vendredi 9 décembre 2011

Nina Baym, NOVELS, READERS, AND REVIEWERS, Ithaca, Cornell University Press, 1984, 287 pages

Because they were so often staff people, the reviewers are most usefully thought of as members of the group that Frank Luther Mott has called "magazinists," that is, people who were professionally engaged in producing magazines. As such they were literary people of a certain sort, different from those who hoped to support themselves by occasional or even regular contributions to magazines, and again from those who aspired to great works of literary art. There was overlap among these three categories to be sure: Ann Stephens and Caroline Kirkland, for example, were prolific contributors to many journals as well as editors; Poe divided his energies between criticism and creation; T. S. Arthur thought of his journal as promoting his didactic reputation. In the main, however, magazinists were people who wrote for the moment, did not write fiction and poetry, and did not expect their work to endure. Nor were they, in the main - though clergymen and professors put out journals - the best-educated, most cultivated, or most leisured members of American society. (Neither, for that matter, were the group of writers now thought of as "major.")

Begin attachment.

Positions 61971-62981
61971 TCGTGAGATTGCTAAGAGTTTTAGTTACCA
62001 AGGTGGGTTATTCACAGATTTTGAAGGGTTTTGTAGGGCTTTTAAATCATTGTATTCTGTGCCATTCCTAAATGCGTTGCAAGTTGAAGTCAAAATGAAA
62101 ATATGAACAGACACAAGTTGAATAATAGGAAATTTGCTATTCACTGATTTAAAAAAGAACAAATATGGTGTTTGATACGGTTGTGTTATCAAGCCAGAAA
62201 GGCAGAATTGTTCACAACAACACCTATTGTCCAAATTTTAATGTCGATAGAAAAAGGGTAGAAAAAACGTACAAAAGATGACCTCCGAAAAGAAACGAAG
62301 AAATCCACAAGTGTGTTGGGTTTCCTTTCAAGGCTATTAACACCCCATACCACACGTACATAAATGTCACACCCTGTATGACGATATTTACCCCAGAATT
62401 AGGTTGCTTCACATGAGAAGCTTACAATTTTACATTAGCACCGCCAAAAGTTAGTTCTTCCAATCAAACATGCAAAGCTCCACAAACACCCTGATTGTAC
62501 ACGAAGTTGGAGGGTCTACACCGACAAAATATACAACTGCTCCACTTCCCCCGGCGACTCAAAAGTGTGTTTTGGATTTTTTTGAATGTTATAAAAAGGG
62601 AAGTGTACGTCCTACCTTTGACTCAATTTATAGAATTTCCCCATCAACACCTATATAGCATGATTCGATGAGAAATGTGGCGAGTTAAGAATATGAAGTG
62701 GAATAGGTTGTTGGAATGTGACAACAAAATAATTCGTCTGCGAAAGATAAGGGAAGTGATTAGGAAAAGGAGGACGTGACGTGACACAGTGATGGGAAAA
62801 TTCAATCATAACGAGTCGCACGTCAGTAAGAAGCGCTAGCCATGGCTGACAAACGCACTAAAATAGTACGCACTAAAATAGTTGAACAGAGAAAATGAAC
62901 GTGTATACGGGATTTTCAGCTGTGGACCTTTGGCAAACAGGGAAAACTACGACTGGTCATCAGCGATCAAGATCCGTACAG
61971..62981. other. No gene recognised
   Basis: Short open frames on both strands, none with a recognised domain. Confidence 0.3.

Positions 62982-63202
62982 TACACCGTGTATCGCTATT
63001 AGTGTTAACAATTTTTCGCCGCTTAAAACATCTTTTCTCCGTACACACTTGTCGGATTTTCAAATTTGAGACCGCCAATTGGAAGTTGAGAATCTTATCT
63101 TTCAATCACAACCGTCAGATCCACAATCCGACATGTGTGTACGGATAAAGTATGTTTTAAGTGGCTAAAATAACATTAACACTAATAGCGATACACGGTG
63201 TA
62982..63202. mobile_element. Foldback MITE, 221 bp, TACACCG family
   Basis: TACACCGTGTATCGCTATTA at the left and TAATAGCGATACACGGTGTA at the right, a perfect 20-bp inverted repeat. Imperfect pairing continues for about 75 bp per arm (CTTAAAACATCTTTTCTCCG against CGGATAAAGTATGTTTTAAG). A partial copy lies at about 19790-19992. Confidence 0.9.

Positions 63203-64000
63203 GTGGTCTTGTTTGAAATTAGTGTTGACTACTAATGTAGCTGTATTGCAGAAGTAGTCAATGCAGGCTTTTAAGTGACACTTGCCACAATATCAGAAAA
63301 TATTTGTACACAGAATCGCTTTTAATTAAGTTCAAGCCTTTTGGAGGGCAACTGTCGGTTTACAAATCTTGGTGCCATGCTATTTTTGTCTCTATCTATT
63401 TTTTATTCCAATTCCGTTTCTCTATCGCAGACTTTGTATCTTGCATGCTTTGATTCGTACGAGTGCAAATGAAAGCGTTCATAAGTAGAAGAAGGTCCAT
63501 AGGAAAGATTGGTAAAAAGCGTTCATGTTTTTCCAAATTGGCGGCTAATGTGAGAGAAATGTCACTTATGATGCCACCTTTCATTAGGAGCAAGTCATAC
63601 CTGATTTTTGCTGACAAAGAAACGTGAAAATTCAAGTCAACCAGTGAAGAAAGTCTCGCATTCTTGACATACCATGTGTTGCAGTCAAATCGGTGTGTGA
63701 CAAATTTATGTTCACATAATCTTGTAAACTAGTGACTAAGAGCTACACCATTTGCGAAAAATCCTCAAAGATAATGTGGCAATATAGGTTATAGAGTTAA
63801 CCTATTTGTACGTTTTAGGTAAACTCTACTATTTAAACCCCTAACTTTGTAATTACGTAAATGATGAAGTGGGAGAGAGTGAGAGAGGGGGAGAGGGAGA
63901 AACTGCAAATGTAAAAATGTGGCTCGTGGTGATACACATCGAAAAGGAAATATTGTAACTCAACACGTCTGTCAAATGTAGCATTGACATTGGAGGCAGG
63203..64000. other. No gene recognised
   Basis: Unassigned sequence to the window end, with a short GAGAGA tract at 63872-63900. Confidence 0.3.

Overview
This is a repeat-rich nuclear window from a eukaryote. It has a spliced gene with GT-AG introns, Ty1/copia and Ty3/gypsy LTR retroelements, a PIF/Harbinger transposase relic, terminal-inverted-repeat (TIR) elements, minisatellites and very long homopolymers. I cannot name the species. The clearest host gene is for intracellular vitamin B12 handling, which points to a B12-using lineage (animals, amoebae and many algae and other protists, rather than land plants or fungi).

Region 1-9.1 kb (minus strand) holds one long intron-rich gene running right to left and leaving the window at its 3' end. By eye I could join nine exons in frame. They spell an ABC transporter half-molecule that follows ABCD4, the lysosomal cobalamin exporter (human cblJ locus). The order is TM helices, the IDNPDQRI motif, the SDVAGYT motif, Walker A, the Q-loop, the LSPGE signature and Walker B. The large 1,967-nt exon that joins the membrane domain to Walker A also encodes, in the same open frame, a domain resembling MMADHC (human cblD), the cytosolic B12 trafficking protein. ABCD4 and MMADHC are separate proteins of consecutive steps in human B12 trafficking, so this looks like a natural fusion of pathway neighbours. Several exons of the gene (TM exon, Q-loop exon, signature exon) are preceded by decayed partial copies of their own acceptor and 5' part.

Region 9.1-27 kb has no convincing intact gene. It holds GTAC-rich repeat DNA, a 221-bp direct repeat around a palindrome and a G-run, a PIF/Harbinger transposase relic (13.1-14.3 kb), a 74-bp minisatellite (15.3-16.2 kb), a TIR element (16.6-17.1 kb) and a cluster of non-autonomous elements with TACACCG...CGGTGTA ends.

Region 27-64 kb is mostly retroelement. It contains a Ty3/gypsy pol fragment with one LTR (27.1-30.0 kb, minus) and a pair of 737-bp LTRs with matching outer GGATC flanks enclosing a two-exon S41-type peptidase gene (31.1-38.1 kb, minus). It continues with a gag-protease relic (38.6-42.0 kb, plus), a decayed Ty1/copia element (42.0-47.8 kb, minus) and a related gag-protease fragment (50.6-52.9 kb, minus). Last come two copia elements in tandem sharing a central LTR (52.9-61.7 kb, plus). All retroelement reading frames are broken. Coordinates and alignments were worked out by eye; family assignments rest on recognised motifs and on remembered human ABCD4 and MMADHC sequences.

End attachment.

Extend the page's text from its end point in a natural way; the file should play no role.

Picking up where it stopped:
p. 20-21

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